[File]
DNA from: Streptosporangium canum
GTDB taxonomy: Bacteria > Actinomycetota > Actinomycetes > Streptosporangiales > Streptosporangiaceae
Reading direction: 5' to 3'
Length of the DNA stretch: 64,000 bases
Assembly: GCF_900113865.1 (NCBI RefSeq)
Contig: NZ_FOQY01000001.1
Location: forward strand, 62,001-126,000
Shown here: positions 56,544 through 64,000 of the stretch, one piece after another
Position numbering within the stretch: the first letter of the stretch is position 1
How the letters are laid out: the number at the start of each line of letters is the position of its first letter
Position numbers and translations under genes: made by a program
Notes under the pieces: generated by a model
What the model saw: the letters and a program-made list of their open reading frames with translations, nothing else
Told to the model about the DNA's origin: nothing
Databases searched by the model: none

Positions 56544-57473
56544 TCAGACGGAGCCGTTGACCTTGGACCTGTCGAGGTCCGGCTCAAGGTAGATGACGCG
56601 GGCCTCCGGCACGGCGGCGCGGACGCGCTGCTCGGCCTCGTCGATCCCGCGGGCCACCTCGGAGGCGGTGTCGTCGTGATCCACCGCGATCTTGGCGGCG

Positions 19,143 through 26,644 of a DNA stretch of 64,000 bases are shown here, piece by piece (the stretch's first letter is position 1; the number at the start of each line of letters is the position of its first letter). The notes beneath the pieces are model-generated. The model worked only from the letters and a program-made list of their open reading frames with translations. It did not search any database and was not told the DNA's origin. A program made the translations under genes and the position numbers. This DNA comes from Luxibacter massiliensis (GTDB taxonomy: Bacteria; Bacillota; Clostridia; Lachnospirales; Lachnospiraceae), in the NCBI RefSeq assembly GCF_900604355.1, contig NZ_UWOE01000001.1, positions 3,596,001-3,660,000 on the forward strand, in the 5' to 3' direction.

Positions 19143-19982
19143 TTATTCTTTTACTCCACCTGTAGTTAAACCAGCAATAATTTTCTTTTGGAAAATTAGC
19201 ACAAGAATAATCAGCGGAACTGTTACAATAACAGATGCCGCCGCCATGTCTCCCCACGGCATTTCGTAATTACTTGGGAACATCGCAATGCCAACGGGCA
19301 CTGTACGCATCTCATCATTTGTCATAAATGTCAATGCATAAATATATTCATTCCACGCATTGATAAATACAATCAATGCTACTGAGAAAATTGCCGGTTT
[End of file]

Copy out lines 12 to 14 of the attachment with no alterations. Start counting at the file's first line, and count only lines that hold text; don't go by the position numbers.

Notes under the pieces: generated by a model
What the model saw: the letters and a program-made list of their open reading frames with translations, nothing else
Told to the model about the DNA's origin: nothing